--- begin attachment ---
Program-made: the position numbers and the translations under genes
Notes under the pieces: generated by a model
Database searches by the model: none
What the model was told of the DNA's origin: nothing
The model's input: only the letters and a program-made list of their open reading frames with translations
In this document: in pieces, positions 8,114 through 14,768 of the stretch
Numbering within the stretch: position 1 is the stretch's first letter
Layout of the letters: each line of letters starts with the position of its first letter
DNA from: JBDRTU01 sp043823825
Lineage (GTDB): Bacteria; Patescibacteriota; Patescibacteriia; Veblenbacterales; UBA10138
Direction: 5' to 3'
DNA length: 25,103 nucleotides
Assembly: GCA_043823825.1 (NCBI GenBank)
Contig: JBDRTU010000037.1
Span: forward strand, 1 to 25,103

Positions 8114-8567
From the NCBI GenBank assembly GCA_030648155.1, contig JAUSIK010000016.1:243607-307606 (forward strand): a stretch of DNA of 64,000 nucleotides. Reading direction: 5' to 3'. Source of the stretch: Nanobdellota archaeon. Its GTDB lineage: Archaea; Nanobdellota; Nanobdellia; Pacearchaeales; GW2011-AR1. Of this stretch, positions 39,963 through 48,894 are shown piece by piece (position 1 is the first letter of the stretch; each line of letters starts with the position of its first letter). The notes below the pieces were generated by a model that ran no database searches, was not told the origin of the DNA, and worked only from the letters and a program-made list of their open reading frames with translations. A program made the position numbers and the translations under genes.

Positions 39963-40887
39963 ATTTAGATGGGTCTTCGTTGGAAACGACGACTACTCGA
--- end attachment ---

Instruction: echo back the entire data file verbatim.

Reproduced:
Program-made: the position numbers and the translations under genes
Notes under the pieces: generated by a model
Database searches by the model: none
What the model was told of the DNA's origin: nothing
The model's input: only the letters and a program-made list of their open reading frames with translations
In this document: in pieces, positions 8,114 through 14,768 of the stretch
Numbering within the stretch: position 1 is the stretch's first letter
Layout of the letters: each line of letters starts with the position of its first letter
DNA from: JBDRTU01 sp043823825
Lineage (GTDB): Bacteria; Patescibacteriota; Patescibacteriia; Veblenbacterales; UBA10138
Direction: 5' to 3'
DNA length: 25,103 nucleotides
Assembly: GCA_043823825.1 (NCBI GenBank)
Contig: JBDRTU010000037.1
Span: forward strand, 1 to 25,103

Positions 8114-8567
From the NCBI GenBank assembly GCA_030648155.1, contig JAUSIK010000016.1:243607-307606 (forward strand): a stretch of DNA of 64,000 nucleotides. Reading direction: 5' to 3'. Source of the stretch: Nanobdellota archaeon. Its GTDB lineage: Archaea; Nanobdellota; Nanobdellia; Pacearchaeales; GW2011-AR1. Of this stretch, positions 39,963 through 48,894 are shown piece by piece (position 1 is the first letter of the stretch; each line of letters starts with the position of its first letter). The notes below the pieces were generated by a model that ran no database searches, was not told the origin of the DNA, and worked only from the letters and a program-made list of their open reading frames with translations. A program made the position numbers and the translations under genes.

Positions 39963-40887
39963 ATTTAGATGGGTCTTCGTTGGAAACGACGACTACTCGA